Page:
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Walmart removes guns and ammo from shelves, citing 'isolated civil unrest'

Gun purchase interest tends to rise around stressful events and ahead of elections.
Image: Walmart Sales Soar On Consumer Stockpiling And Shift To Online
A Walmart in Torrance, Calif., on May 19, 2020.Patrick T. Fallon / Bloomberg via Getty Images

Walmart briefly removed all guns and ammunition products from its sales floors in response to concerns about break-ins and civil unrest.

“We have seen some isolated civil unrest and as we have done on several occasions over the last few years, we have moved our firearms and ammunition off the sales floor as a precaution for the safety of our associates and customers,” Kory Lundberg, a spokesman for Walmart, told NBC News in an emailed statement.

The chain reversed its decision Friday stating that because "the current incidents have remained geographically isolated, we have made the decision to begin returning these products to the sales floor today.”

Walmart has removed guns and ammo from its floors at different points over the years, such as following protests over the killing of George Floyd by police, or following an increase in mass shooting events.

The move comes in the wake of peaceful protests that gave way to skirmishes and looting in Philadelphia following the fatal police shooting of a Black man, Walter Wallace Jr. Police tweeted Tuesday night that a "a large crowd of [approximately] 1000 is looting businesses" in the Port Richmond area of the city. Earlier in the evening, news helicopter footage showed people appearing to break in and take items from a Foot Locker store and another business in that area.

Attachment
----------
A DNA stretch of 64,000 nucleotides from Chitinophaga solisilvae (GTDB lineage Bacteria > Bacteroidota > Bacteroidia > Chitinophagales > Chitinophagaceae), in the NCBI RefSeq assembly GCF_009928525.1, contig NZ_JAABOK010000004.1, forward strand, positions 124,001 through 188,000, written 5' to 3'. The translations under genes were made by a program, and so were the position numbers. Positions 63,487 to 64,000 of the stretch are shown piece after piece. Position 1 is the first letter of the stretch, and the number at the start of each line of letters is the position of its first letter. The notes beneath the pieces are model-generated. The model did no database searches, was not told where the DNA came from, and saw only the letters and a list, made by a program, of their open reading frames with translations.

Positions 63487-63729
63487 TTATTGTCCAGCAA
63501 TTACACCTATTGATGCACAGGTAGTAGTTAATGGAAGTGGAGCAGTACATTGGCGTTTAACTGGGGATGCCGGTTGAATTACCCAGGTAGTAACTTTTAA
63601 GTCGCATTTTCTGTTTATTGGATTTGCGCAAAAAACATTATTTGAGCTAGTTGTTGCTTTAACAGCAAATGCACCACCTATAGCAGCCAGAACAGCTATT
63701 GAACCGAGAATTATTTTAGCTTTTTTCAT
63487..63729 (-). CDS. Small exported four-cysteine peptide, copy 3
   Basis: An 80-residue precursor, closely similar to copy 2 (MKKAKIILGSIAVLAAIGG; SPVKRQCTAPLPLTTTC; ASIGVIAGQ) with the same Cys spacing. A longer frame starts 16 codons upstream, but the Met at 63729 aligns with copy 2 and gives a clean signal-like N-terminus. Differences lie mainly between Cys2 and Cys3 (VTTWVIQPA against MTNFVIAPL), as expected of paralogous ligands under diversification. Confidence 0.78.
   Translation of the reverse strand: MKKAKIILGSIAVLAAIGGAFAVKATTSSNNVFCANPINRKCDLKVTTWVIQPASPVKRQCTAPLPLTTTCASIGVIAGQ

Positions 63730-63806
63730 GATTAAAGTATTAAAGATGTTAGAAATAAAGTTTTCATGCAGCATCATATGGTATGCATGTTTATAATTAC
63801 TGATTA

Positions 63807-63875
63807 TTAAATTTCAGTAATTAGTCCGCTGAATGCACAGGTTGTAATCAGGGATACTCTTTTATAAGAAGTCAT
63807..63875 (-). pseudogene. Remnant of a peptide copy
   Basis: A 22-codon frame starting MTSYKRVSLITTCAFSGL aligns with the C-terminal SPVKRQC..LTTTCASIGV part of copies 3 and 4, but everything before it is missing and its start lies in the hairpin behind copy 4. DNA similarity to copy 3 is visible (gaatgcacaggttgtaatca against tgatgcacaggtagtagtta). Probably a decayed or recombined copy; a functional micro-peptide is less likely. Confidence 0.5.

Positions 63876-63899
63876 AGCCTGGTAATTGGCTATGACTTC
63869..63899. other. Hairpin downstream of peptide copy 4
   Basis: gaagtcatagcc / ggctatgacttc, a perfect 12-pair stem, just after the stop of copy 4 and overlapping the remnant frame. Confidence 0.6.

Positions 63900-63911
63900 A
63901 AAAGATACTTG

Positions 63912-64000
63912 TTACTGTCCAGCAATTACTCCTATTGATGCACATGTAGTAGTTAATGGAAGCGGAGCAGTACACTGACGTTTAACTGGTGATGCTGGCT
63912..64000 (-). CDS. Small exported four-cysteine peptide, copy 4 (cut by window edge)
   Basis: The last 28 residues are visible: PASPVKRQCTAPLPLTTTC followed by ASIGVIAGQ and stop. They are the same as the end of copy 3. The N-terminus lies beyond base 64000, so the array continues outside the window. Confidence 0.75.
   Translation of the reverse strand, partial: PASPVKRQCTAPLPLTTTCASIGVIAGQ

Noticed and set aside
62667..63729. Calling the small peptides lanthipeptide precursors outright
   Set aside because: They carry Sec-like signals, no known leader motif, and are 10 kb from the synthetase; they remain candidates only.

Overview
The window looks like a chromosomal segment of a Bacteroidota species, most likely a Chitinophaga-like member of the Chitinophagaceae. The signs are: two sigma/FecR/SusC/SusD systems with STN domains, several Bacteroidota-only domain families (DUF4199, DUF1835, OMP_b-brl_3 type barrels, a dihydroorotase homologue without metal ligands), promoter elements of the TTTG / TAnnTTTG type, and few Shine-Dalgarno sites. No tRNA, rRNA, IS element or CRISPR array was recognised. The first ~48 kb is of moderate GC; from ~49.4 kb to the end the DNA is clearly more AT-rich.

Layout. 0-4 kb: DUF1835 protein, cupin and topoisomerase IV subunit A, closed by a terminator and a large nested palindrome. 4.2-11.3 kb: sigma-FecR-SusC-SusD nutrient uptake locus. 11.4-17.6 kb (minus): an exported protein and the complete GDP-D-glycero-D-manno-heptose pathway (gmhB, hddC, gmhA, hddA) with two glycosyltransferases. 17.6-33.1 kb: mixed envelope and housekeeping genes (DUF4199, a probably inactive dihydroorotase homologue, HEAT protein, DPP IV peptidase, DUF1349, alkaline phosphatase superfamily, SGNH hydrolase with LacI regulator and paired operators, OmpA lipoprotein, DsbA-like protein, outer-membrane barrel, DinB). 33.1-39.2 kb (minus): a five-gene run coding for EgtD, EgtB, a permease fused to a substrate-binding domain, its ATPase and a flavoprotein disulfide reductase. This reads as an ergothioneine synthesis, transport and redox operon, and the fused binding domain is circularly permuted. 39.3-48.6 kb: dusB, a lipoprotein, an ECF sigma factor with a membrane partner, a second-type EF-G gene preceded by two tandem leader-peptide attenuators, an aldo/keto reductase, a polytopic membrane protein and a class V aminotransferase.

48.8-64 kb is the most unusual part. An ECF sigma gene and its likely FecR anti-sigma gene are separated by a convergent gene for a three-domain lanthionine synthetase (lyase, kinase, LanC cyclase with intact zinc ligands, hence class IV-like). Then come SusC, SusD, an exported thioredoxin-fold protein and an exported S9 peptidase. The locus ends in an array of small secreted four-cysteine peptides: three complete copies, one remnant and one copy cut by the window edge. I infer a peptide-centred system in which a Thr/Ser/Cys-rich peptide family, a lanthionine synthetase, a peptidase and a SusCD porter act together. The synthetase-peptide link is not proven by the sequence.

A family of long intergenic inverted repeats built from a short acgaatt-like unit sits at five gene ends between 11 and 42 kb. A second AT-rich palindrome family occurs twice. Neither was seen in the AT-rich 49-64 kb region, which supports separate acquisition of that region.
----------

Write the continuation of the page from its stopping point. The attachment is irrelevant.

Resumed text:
Firearm sales interest has soared this year, according to the FBI database of firearm background checks, the best available approximation of total gun sales. The number of checks initiated this year, over 28 million, has already surpassed the total number of checks for all of 2019.

Gun purchase interest tends to rise around stressful events and ahead of elections, where some buyers wish to protect themselves from expected unrest and others are worried that a winning Democrat candidate will pass stiffer gun control laws.

Interest by first-time gun buyers has jumped this year, the CEO of major gun manufacturer Smith & Wesson Brands, Mark Peter Smith, said in a Sept. 3 conference call with investors. The company estimated that firearms newcomers were responsible for roughly 40 percent of sales this year.